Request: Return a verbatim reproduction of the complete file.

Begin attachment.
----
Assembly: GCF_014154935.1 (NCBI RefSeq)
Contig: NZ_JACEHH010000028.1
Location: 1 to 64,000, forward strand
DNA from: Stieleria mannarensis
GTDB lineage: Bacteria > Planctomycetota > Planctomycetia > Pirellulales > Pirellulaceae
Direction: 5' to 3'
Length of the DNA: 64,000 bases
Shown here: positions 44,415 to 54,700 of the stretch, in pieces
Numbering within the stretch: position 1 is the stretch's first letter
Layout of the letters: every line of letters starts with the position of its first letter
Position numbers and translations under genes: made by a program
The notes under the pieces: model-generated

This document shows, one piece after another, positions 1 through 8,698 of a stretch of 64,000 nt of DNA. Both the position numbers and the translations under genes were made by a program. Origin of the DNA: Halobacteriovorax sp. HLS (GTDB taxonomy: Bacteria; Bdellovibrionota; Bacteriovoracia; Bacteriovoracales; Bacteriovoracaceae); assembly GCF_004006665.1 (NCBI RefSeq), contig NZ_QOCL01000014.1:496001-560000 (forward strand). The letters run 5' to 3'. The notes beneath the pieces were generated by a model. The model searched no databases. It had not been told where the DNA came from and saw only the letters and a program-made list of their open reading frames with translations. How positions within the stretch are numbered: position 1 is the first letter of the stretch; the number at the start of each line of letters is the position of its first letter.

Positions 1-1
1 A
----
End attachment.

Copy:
Assembly: GCF_014154935.1 (NCBI RefSeq)
Contig: NZ_JACEHH010000028.1
Location: 1 to 64,000, forward strand
DNA from: Stieleria mannarensis
GTDB lineage: Bacteria > Planctomycetota > Planctomycetia > Pirellulales > Pirellulaceae
Direction: 5' to 3'
Length of the DNA: 64,000 bases
Shown here: positions 44,415 to 54,700 of the stretch, in pieces
Numbering within the stretch: position 1 is the stretch's first letter
Layout of the letters: every line of letters starts with the position of its first letter
Position numbers and translations under genes: made by a program
The notes under the pieces: model-generated

This document shows, one piece after another, positions 1 through 8,698 of a stretch of 64,000 nt of DNA. Both the position numbers and the translations under genes were made by a program. Origin of the DNA: Halobacteriovorax sp. HLS (GTDB taxonomy: Bacteria; Bdellovibrionota; Bacteriovoracia; Bacteriovoracales; Bacteriovoracaceae); assembly GCF_004006665.1 (NCBI RefSeq), contig NZ_QOCL01000014.1:496001-560000 (forward strand). The letters run 5' to 3'. The notes beneath the pieces were generated by a model. The model searched no databases. It had not been told where the DNA came from and saw only the letters and a program-made list of their open reading frames with translations. How positions within the stretch are numbered: position 1 is the first letter of the stretch; the number at the start of each line of letters is the position of its first letter.

Positions 1-1
1 A